The interior of the island held onto coalescing moisture and heated by the sun. Foliage surrounding the trail released warm vapor into the air. They walked further away from the shore, and the air was still and dense, with fragrances from the plant life. Northern Bayberry bushes gave off a surprisingly strong scent. She broke a small sprig if it off in her hand and smelled her fingers. The sounds of the bay were muffled. The dirt trail that was well worn near the house, quickly diminished as they walked farther into the field. Soon, tall grass and bushes caressed their legs as they walked.

The island was only a mile long and about a half mile wide. The center held tall pine trees that through many seasons, produced thick needle beds and was well shaded by the tall trees. On the outskirts of the woods, partially hidden in the tall grass, they found blackberry bushes.

“So many!” The girl said, with delight, and started to eat the berries.

“Wait. We should wash them first,” he said.

She popped another one into her mouth and laughed. “They’re ripe and delicious.”

They quickly filled the small bucket to half way. “That’s enough” he said. “We can make blackberry pancakes.”

“Or something else,” she said, smiling.

“You don’t like my pancakes?”

“Is that all you make?”

“Of course not,” he said, feigning annoyance. “You saw me eat lobster and corn.”

“Oh, yeah.” She tilted her head and looked at him. “I forgot. When was that?”

He frowned. “You don’t remember?”

“I’m not sure.” She placed a few berries in the bucket and suddenly looked lost, like she was remembering or daydreaming. He saw this and made light of the situation.

“I bet I can beat you back to the cottage,” he said, and started walking quickly back down the path.

“Hey,” she yelled, and laughed and ran after him.

He had seen the small boat approaching the dock as they rounded the corner, closer to the cottage. A ten or twelve-foot whaler outboard. Two men in the craft. The girl didn’t see the boat, and he decided not to say anything. They entered the cottage and he placed the bucket in the sink.

“Why don’t you wash those and I’ll be right back,” he said.

“Where are you going?”

“Down to the dock. I need to check a crab trap. Maybe we can make crab cakes.”

“Blackberry crab cakes,” she said smiling, then frowned. “Sounds awful.”

He was halfway to the dock when he turned and saw her behind him, standing at the trail-head. When the two men climbed out of the boat, she ran back to the cottage.

Now On Audible!

This Could Make A Cool Movie – Overall A Very Entertaining Listen

Wow, what a mystifying and gripping story. Hinckley successfully messes with your head and shows you just how weird alien life could turn out to be. I found it reminiscent of both 2001: A Space Odyssey (just sans all the monkey stuff) and the Hyperion books, without being derivative. Though many of the ideas in this book are not in and of themselves original, the execution and marrying of those ideas turns this into a fresh and thrilling tale.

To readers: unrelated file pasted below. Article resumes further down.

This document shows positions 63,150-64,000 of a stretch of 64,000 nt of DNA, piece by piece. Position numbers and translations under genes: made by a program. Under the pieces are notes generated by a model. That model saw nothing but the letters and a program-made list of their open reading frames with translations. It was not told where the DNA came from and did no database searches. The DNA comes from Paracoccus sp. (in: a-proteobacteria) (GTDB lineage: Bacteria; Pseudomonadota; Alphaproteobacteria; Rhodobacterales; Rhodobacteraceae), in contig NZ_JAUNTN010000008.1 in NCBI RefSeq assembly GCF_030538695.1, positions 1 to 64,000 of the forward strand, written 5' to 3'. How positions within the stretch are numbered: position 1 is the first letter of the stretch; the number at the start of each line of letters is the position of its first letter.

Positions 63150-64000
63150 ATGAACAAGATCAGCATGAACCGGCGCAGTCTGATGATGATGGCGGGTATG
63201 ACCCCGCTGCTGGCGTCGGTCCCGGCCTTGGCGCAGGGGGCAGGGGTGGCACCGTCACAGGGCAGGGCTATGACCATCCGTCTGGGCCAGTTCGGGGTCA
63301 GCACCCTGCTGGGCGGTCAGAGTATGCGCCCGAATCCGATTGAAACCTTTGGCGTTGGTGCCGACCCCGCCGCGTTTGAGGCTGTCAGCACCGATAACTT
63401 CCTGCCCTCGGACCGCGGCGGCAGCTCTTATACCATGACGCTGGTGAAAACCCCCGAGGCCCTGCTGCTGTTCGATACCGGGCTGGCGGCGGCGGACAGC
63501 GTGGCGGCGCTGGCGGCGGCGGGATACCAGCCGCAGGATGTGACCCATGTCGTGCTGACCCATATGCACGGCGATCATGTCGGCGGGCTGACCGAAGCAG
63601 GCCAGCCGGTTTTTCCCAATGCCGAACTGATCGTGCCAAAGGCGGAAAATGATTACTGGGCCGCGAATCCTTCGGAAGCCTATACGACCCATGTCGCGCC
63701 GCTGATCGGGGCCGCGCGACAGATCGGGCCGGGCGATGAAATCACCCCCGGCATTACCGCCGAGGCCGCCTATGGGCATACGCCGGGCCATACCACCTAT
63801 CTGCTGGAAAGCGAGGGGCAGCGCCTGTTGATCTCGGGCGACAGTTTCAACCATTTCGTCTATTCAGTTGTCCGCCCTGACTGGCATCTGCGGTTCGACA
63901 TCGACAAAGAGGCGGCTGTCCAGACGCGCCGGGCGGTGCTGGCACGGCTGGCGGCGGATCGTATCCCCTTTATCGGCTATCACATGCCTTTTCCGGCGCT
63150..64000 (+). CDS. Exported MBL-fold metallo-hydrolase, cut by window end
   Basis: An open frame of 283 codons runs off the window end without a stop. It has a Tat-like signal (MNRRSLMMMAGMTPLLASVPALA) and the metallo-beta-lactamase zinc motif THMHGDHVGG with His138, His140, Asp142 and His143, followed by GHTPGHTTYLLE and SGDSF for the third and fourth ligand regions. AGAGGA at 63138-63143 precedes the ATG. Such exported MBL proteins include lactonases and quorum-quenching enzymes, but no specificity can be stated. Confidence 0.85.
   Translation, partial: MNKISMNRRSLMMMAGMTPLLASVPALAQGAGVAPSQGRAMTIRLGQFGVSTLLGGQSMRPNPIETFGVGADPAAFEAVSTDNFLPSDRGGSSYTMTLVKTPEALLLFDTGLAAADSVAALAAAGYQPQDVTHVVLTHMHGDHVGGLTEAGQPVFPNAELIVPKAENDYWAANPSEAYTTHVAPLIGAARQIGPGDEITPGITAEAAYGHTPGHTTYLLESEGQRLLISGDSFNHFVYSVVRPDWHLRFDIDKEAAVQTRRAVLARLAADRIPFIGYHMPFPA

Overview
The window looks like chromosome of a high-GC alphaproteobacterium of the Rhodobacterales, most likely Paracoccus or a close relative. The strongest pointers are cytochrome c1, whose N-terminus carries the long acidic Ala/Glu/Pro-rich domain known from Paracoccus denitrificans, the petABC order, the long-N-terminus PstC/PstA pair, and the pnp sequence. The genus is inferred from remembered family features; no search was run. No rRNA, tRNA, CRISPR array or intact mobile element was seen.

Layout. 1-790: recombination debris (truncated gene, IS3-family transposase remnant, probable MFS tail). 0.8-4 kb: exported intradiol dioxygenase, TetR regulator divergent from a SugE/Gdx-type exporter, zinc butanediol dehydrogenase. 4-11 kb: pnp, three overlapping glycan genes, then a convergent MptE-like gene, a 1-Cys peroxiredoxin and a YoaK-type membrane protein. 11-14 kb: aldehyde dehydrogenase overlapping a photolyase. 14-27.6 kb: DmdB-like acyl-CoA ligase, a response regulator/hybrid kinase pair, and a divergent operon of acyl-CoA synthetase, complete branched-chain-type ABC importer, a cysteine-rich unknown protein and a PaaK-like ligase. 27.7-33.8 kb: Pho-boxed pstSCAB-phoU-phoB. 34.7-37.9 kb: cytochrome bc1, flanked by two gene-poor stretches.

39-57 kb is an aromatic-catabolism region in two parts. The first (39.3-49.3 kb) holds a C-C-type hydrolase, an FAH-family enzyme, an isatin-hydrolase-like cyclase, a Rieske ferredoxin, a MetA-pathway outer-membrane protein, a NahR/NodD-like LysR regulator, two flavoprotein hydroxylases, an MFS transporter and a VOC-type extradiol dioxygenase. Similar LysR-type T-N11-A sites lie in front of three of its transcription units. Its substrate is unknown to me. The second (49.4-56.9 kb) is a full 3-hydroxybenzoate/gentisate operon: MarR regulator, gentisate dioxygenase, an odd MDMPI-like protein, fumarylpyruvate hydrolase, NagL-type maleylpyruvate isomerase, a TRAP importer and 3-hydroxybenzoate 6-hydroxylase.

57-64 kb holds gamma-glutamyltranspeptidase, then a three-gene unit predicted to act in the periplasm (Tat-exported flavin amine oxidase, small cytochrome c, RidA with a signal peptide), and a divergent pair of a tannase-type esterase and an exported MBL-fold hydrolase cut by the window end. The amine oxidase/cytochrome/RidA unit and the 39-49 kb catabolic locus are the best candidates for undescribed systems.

This book is written in present tense and initially I found it a bit jarring, especially in third person limited. It makes the descriptions seem too flowery and the characters’ actions too deliberate when they aren’t, not really. Almost like reading a screenplay. The story also takes a while to really get going but that ends up adding to the mystery.

Overall I found myself seeking opportunities to listen so I could find out what happens next, which is the mark of a good audiobook, (I withhold the fifth star only because I reserve that for things that completely smash my mind). I finished it in less than a day. A very entertaining listen.

Dreaming Wide Awake

Dreaming Wide Awake

Prologue

The dead steal my dreams. They come into my head and play pinball with my thoughts, my emotions, my very life. Pick a night, any night:

My heart pounds. I can barely make out the digits on my clock as they jump in a frantic dance. Are my eyes that dry? I can barely make out the numbers. My guess is four AM. The ringing in my ears is louder. I close my eyes and breathe deeply.  Cool air fills my lungs. I open my eyes, a dark spot, like an evil cloud in the shape of a man in a long robes hovers in front of me. As my eyes adjust, the dark man dissolves into shadows. My back is drenched in sweat. I shiver and wrap the sheets around my body. Another clawing death dream has shaken me to my core.